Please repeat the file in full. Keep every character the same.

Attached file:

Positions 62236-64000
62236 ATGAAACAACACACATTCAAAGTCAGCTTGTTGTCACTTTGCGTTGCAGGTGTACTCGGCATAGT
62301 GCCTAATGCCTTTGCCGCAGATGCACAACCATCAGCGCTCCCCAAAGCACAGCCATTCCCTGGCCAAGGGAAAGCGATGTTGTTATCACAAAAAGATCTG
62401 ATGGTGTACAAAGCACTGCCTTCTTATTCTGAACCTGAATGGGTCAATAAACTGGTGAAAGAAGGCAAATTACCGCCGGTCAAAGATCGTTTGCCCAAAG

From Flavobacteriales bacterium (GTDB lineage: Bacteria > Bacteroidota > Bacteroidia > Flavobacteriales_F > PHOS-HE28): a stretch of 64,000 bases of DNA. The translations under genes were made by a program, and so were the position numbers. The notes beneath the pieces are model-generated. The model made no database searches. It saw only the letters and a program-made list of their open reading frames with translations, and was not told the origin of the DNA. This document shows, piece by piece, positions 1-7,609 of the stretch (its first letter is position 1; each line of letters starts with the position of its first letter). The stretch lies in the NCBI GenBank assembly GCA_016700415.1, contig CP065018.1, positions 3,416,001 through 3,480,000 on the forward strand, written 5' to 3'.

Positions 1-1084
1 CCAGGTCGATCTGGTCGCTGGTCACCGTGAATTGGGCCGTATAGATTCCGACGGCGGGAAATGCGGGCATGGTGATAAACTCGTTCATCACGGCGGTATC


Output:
Positions 62236-64000
62236 ATGAAACAACACACATTCAAAGTCAGCTTGTTGTCACTTTGCGTTGCAGGTGTACTCGGCATAGT
62301 GCCTAATGCCTTTGCCGCAGATGCACAACCATCAGCGCTCCCCAAAGCACAGCCATTCCCTGGCCAAGGGAAAGCGATGTTGTTATCACAAAAAGATCTG
62401 ATGGTGTACAAAGCACTGCCTTCTTATTCTGAACCTGAATGGGTCAATAAACTGGTGAAAGAAGGCAAATTACCGCCGGTCAAAGATCGTTTGCCCAAAG

From Flavobacteriales bacterium (GTDB lineage: Bacteria > Bacteroidota > Bacteroidia > Flavobacteriales_F > PHOS-HE28): a stretch of 64,000 bases of DNA. The translations under genes were made by a program, and so were the position numbers. The notes beneath the pieces are model-generated. The model made no database searches. It saw only the letters and a program-made list of their open reading frames with translations, and was not told the origin of the DNA. This document shows, piece by piece, positions 1-7,609 of the stretch (its first letter is position 1; each line of letters starts with the position of its first letter). The stretch lies in the NCBI GenBank assembly GCA_016700415.1, contig CP065018.1, positions 3,416,001 through 3,480,000 on the forward strand, written 5' to 3'.

Positions 1-1084
1 CCAGGTCGATCTGGTCGCTGGTCACCGTGAATTGGGCCGTATAGATTCCGACGGCGGGAAATGCGGGCATGGTGATAAACTCGTTCATCACGGCGGTATC